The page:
We were overcome by guilt and also knowing that The Hempster would not be her kindly self if we left out the seeds so we tossed in some caraway and coriander to perfume this dark bread in a traditional way - but not too much.
Hanseata, probably in a fit of non-hempness, is also the creator of her very fine wild rice bread that we like so much. Thinking she would still be upset that there are no hemp seeds in this bread, we plunked in some cooked wild rice hoping to appease Her Hempness with one last gesture of jester.
Keeping with the black theme this bread was calling out for, we also added in some caramelized onions, quite a lot actually, with its deglazed reduced juices as Eric, Andy, Ian and so many TFL bakers are wont to do out ofa honed professional education and experience for many of them that know what they are doing and a playful, inquisitive wonderment of the strange for Ian and myself.
One last shot at anti-establishment went to the Combo YW and SD rye and Desem starter and levain we cooked up over two builds. As we contemplated the dark path we were about to trip along, in total disregard of anything sane or normal, my apprentice became edgy, quite uncomfortable really and took on the look of one sick puppy. No, it wasn’t Toady Tom’s Toasted Tidbits at fault here even though we put 15 g of them in the mix.
It is a look that I see most often right before she upchucks - which she did... then murmuring under her lowly growl something about death to all dark baking masters or another…….. It seemed she got sick after noticing that the bread lacked nuts. She recovered quickly after the upheaval when she realized there were already plenty of nuts out of their shells in the kitchen as it was - so no extra nuts were required for this Holiday bake.
After all of what would pass for bread 101 on Empress Ying’s home planet, we hoped that this bread would be a shade darker than a dark one should be and also one that we could be proud to pair with the fine Pate Maison that we had baked and smoked up for the Holidays the day before. Hopefully, both will pair well with a nice Malbec from Argentina, if one could afford it and a plate of various exotic cheeses from other places even more expensive.
Hey, it’s the Holidays and who needs another pair of Santa socks, snowflake ties and Snowman stocking caps anyway. So, as an option, save enough bread by not getting those things and splurge on some foreign hooch and cheese to share with family and friends instead - all while making the bread and pate that much better.
The crust came out dark, shiny and crispy but, after a 24 hour wait before slicing, it went soft with a slight chew. This bread cut ¼” slices easily without crumbling. The crumb was not heavy, slightly open, soft and very moist with little gloss.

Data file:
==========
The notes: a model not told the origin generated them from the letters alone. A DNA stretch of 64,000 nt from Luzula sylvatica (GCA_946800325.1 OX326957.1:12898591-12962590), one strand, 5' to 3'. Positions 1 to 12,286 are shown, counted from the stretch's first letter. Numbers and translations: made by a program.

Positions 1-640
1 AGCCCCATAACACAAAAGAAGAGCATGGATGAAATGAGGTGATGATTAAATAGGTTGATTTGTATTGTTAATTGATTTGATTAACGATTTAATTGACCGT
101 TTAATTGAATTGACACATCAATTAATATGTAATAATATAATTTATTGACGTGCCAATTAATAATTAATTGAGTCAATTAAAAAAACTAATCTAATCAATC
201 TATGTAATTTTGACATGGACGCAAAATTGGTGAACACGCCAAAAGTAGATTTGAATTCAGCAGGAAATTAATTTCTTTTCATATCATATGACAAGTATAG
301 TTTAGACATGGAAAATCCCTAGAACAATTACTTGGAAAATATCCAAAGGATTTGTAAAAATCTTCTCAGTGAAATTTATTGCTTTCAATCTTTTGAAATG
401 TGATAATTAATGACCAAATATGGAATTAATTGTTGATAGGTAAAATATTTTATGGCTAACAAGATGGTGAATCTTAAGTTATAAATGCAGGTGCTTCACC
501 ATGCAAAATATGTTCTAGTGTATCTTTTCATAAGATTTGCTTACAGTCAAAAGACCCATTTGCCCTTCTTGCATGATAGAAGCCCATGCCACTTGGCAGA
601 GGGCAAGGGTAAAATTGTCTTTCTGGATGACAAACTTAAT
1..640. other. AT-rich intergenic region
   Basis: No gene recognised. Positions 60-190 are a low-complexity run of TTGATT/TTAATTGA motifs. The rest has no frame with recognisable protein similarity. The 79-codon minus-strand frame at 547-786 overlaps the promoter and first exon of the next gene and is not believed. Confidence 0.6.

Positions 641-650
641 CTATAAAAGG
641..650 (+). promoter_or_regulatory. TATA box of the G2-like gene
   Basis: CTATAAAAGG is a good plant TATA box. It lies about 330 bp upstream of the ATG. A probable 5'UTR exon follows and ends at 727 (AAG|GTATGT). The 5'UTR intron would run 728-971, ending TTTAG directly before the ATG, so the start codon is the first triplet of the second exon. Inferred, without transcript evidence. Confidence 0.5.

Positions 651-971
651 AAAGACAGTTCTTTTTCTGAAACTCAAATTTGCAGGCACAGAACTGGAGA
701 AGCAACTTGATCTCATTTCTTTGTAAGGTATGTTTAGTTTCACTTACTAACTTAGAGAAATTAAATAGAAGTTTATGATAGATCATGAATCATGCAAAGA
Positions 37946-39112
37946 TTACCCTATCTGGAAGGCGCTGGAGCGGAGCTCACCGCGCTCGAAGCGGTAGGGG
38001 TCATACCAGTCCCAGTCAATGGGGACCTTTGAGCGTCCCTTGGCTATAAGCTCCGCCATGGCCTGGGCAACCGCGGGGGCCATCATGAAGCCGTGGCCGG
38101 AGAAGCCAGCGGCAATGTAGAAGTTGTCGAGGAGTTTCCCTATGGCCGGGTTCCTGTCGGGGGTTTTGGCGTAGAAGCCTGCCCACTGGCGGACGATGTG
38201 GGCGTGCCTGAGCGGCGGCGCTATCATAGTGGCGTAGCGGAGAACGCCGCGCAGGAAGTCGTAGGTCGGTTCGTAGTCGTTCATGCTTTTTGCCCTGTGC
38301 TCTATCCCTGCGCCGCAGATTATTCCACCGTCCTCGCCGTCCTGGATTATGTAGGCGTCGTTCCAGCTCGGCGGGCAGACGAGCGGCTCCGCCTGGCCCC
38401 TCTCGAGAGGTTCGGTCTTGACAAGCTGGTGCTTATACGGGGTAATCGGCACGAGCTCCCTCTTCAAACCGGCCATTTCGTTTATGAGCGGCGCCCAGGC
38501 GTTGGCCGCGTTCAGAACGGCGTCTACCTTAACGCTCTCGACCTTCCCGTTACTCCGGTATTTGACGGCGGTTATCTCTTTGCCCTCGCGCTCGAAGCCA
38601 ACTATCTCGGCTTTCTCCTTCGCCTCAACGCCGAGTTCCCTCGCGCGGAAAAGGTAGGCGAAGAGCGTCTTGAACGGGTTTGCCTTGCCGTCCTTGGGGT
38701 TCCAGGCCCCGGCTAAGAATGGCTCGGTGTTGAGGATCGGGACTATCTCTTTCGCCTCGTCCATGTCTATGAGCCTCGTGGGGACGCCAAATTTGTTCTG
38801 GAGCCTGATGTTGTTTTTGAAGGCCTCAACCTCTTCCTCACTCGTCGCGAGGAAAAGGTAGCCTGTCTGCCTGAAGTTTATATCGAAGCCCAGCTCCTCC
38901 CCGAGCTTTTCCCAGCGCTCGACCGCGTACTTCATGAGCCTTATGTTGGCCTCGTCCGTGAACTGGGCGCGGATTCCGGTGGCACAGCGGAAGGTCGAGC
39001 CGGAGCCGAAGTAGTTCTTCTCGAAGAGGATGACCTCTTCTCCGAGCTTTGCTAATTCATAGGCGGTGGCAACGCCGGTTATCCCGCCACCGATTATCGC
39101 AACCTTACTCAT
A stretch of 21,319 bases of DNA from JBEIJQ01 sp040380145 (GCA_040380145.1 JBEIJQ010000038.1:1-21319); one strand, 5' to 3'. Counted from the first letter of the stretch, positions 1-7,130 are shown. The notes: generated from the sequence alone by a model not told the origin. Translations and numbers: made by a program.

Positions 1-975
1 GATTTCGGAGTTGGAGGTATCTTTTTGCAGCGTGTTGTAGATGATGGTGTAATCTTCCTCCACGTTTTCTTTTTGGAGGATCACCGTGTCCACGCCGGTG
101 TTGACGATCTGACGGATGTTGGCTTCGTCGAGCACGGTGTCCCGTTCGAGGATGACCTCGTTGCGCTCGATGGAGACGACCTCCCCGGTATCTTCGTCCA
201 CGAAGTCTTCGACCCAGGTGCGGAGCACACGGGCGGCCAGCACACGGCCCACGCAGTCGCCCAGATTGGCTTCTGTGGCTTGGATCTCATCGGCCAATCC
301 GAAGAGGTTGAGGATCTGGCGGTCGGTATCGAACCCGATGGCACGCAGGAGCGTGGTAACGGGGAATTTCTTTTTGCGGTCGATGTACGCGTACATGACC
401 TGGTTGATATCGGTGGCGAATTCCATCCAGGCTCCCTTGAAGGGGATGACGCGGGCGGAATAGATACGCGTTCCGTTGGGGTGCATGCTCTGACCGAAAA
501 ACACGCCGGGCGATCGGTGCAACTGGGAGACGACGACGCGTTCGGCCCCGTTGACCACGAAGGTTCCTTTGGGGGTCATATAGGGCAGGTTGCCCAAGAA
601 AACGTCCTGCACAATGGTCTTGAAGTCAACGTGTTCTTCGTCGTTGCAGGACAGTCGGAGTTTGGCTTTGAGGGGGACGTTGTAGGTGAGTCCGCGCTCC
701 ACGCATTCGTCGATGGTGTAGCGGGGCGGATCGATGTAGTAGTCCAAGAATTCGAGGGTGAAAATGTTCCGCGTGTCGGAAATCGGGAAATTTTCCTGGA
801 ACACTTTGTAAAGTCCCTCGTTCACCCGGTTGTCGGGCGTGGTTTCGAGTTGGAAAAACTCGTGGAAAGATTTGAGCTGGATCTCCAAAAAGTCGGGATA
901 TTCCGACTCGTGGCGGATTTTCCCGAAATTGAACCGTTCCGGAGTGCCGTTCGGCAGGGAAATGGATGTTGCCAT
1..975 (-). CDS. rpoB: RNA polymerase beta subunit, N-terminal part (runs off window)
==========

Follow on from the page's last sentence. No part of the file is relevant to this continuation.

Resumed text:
The taste was where this bread really shines. Subtle coriander and caraway flavors combine with a stronger caramelized onion taste and the chew of the wild rice and sprouts to go with the complex flavors of the porter, cocoa and coffee. Very tasty indeed.
We have now eaten it plain, toasted with butter, as a sandwich and toasted with pate – just delicious and the perfect pate platter mate.
The method was straight forward if you remember to start the WW sprouts a day before the spelt and rye sprouts since they take 48 hours to chit instead of 24. The levain was built over (2) stages of 8 and 4 hours each with an overnight retard of 12 hours following the 12 hours on the counter
The flours, salt, Toady Tom’s Toasted Tidbits, ground flax seed and the red and white malts were autolysed with the Baltika #6 Porter for 1 hour after my apprentice had tasted about 205 ml of the 500 ml bottle to make sure that it wasn’t a covert left over cold war poison of a 3rd kind.
Once the autolyse and levain came together, we did 10 minutes of French slap and folds and then 3 sets of S&F’s on 30 minute intervals where the seeds and rice were incorporated in the 2nd set and the sprouts on the 3rd set.
The dough was allowed to ferment and develop for 1 hour before being shaped into an 800 g and one near 500 g loaf and panned. The dough was allowed to proof for 1 hour in a trash bag on the counter before being retarded for 12 hours in the fridge.
Once out of the fridge the small loaf was allowed to proof for 4 hours on the counter. The larger one proofed for 4 hours on the counter at 65 - 68 F and an additional 1 ½ hours at 85 F in the make shift microwave proofer that had a cup of boiling water in it.
Both of these should have been baked in the mini oven but Big Betsy was preheated to 500 F instead with 2 of Sylvia’s steaming pans and a 12”cast iron skillet full of lava rocks on the bottom rack. The stone was put on the very top rack of the oven to project radiant heat downward to the top of the loaves.
As soon as the small pan went in the temperature was turned down to 450 F for 15 minutes of steam. When the steam was removed the temperature was turned down to 350 F, convection this time.
After 5 minutes the bread was removed from the pan and finished baking directly on the oven rack. The bread was turned 180 degrees every 5 minutes until the internal temperature reached 190 F. Total baking was 30 minutes when the bread was removed to the cooling rack.
The larger loaf was baked the same way through steam but took an extra 15 minutes at 350 F to reach 190 F internal temperature.
Mixed Combo Starter
Levain % of Total
Toady Tom's Toasted Tidbits
Russian Baltika Porter
Water & Russian Porter 305
T. Dough Hydration
Whole Grain %
Hydration w/ Adds
Add - Ins
Ground Flax Seed
Add- In Total
Cooked Wild Rice
Total Other Stuff
This lunch plate has some thin sliced sliced pate with 100% whole spelt bread, aged super sharp crumbly cheddar cheese, a pickled Serrano pepper, half a Granny Smith apple, some carrot coins, half an avocado, black and pinto re-fried beans, cabbage salad with black raspberries on non fat yogurt.